Immigration "Reform" dead…for now
Last night the Senate once again failed to reach cloture on the Bush-Kennedy Immigration reform bill. This is a good thing. The bill as it existed was a farce and would have been detrimental to the US. Of course, its likely that this same bill will come up again in the near future (say a month or so), but I think that the members of Congress will find that there really is a large group of people that are opposed to amnesty for illegals in the US. Those are the ones that have been calling their Senators every day to remind them that they want this bill killed.
Does this mean that immigration reform is dead? No, and it shouldn’t be. There is a need to fix the system that we currently have. It has huge problems and needs to be fixed, but this was not the proper fix. First off, one of the biggest problems with the current bill was the automatic granting of effectively permanent legal work status to anyone. When Senator John Cornyn (R-TX) attempted to attach an amendment to block convicted felons from being granted permanent temporary work status (and eventually the ability to apply for citizenship) it was defeated. When Senator Coburn (R-OK) brought up an amendment that would have reaffirmed the commitment of the US government to enforce existing immigration laws, it also was defeated 54-42. I called Senator Hutchison (R-TX) to try and find out why she voted against it, but her office said that she had not commented on why she would oppose enforcing our laws.
Immigration reform is complex, but not impossible. What might make it impossible is that you have various groups that all want something very different. You have the free marketers (usually Republicans) who want open borders so that they can get cheap labor, you have the labor unions (usually Democrats) who foresee a huge influx of new members. Both sides want this Z visa to be created thinking it will benefit them without realizing that it benefits neither in its current form. They say that politics makes for strange bedfellows…but immigration reform has made for some of the strangest.
One of the main complaints with the Bush-Kennedy bill is that it further emasculates the fence that was provided for last year. Congress authorized 700 miles of fence, then failed to fund it. Then the funded 375 miles of it…and now with only a few score miles actually under construction, this bill would reduce that number even further. But the fence, and with that the enforcement of border security so that thousands of illegals from terrorist nations are not able to enter into our country. The other reason that enforcing our own border makes sense is that we make it hard to enter illegally to encourage people to enter legally.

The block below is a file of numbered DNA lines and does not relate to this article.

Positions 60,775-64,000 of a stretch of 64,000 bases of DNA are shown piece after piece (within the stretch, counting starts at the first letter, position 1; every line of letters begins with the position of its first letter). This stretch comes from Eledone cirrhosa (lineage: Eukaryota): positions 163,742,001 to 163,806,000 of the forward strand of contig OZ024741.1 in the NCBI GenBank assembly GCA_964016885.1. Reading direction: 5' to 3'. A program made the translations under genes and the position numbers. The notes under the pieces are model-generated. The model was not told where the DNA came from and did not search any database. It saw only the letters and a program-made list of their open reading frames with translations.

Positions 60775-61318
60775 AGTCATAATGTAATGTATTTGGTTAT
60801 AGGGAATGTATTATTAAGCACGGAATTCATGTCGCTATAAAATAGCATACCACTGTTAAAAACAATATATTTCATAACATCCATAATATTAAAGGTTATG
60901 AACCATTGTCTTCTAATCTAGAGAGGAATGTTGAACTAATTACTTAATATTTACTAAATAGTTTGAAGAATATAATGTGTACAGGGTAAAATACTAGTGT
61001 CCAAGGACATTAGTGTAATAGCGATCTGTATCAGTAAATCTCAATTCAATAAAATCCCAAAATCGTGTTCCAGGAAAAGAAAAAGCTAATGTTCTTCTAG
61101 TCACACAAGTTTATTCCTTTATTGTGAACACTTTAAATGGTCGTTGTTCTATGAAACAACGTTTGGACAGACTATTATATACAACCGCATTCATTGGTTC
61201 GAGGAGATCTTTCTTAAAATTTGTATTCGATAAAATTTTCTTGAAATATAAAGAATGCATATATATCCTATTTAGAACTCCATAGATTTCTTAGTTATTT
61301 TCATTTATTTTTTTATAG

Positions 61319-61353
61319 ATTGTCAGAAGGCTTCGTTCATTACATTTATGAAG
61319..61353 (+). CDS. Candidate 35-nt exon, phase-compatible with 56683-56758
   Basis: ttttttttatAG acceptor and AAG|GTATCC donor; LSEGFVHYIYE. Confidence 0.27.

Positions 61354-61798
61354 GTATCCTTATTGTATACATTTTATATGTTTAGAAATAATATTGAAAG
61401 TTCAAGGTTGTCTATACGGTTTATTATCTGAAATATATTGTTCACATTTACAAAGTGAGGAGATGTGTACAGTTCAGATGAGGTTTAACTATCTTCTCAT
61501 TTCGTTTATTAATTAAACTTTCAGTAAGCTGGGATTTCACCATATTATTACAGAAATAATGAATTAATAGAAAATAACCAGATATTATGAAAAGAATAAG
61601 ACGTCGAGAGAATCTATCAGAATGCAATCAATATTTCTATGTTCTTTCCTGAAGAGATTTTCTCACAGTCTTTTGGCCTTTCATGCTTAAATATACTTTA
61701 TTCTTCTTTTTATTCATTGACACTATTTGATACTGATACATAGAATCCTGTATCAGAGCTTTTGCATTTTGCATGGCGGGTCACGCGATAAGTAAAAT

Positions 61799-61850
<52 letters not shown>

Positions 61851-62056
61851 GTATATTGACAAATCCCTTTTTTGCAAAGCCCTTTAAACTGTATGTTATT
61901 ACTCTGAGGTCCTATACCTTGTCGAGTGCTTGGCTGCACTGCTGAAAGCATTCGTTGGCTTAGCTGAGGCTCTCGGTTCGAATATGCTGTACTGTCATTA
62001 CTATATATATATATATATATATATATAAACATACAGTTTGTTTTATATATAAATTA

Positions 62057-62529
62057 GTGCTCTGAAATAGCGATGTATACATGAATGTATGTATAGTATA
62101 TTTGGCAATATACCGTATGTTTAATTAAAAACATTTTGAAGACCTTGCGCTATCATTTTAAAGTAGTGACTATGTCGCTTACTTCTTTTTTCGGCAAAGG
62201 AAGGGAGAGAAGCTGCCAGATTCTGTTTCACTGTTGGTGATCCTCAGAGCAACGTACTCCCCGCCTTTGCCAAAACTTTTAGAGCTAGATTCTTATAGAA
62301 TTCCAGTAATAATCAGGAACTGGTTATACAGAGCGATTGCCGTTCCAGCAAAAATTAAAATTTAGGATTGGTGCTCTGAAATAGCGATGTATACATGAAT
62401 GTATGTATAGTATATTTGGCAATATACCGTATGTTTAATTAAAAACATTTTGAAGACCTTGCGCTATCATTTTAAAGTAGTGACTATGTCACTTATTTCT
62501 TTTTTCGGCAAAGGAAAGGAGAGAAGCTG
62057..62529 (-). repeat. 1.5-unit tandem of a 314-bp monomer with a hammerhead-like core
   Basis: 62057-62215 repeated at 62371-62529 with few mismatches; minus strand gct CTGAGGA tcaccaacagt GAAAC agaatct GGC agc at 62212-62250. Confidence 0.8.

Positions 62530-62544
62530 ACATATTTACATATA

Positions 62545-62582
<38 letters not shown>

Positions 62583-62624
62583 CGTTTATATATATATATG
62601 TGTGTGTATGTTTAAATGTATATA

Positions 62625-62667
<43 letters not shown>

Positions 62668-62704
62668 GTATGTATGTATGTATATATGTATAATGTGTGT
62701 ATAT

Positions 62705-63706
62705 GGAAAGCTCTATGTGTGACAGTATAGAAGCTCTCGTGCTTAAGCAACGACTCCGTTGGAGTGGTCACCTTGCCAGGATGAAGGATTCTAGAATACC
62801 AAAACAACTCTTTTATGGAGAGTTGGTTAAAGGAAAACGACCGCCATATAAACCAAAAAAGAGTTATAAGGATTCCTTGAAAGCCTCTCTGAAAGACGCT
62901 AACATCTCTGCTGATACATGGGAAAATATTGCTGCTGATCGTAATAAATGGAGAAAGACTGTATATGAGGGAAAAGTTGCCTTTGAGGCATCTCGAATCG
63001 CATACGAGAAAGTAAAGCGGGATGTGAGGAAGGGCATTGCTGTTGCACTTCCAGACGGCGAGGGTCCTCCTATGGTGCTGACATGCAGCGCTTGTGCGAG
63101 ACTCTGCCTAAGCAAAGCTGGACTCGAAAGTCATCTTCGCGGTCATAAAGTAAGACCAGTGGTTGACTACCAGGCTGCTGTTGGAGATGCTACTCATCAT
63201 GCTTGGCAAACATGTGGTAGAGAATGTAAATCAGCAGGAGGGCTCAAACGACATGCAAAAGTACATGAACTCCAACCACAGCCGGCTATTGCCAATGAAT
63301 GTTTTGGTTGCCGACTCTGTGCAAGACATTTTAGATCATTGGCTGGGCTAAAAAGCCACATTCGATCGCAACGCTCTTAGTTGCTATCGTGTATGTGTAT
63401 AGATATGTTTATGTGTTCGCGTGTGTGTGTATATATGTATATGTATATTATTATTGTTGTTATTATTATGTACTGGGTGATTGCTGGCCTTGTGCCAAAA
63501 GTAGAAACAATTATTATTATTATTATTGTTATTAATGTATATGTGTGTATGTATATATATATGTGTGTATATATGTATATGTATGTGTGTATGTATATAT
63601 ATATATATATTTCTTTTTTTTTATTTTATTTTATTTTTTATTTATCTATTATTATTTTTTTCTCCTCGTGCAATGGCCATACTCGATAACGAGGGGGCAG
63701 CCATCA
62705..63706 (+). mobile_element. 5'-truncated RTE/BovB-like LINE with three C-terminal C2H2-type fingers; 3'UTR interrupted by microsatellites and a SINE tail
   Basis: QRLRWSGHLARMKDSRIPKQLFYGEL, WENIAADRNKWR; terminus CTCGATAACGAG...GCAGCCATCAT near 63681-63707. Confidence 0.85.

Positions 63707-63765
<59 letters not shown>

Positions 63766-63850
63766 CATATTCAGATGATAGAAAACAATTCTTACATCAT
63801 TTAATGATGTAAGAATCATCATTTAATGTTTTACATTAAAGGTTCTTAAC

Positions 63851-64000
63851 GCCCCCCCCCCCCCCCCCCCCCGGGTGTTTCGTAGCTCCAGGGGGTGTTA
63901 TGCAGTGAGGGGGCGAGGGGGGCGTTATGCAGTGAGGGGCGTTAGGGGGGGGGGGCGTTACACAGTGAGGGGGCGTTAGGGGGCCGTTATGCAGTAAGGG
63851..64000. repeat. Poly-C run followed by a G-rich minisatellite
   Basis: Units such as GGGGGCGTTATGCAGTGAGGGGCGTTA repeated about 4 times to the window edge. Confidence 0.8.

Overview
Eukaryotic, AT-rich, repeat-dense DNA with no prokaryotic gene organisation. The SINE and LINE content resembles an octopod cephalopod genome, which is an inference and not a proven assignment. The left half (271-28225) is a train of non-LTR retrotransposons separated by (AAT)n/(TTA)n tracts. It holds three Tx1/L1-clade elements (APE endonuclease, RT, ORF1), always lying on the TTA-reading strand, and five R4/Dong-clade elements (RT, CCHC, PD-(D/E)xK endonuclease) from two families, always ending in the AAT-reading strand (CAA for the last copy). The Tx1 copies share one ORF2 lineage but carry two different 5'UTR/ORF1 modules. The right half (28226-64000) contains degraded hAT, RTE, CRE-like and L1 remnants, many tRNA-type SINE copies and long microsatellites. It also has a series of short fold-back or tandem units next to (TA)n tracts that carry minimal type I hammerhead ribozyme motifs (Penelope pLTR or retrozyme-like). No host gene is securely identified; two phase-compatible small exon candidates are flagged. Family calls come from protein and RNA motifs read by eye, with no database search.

So, once we have a legitimate border, how can we encourage people to enter legally? Well, they have to have the ability to do so. This will require an overhaul of the immigration system as we know it. We can certainly handle more immigrants coming into the US. If we are dealing with roughly a million illegals each year, then we can certainly deal with a million legals instead. One big reason for opening up our visa levels is to allow for people from countries other them just Mexico and Central America to enter the US and work here. There are certainly lots of people from Africa, Asia, or Eastern Europe who would love the opportunity to come to the US and work. Right now the Mexican immigrants are getting all the press because they, much like squatters, can get here first and easily. There are significant advantages to pushing for immigrants from other parts of the world and we are missing the boat by not allowing them entry.
Then there is the problem of the 12-22 million already here. What do we do with them? My response is nothing. We don’t give them free schooling, we don’t give them public assistance, and we don’t give them work. Get much tougher about penalizing employers that hire illegals. It means that we need a tamper resistant ID card, and yes that means that we likely end up with a national ID. Then, that ID is used, along with a database, to validate employment status. When an employer knowingly hires illegals, then we hammer them. Without work, there is little incentive to stay. With a nice fence, entering illegally becomes harder then entering legally. And then, if we are feeling generous, and I am today, we go ahead and provide anyone who requests it a free ticket home. So, when an illegal can’t find a job, and can’t get welfare, they can get a free ticket back to their country of origin, heck we can even throw in a few hundred dollars for spending money.
Once we can make the border hard to cross, make it easy to enter the US legally to work, ensure that only those here legally can actually work, and provide a route home for those here illegally of their own volition will we have finally reformed immigration. Of course all of that is incumbent upon an Executive Branch that will actually enforce the laws, which every administration since Ronald Reagan has been evidently unable to do. This is one big plus that Rudy G has going for him. Even laws he claims to not agree with he enforces.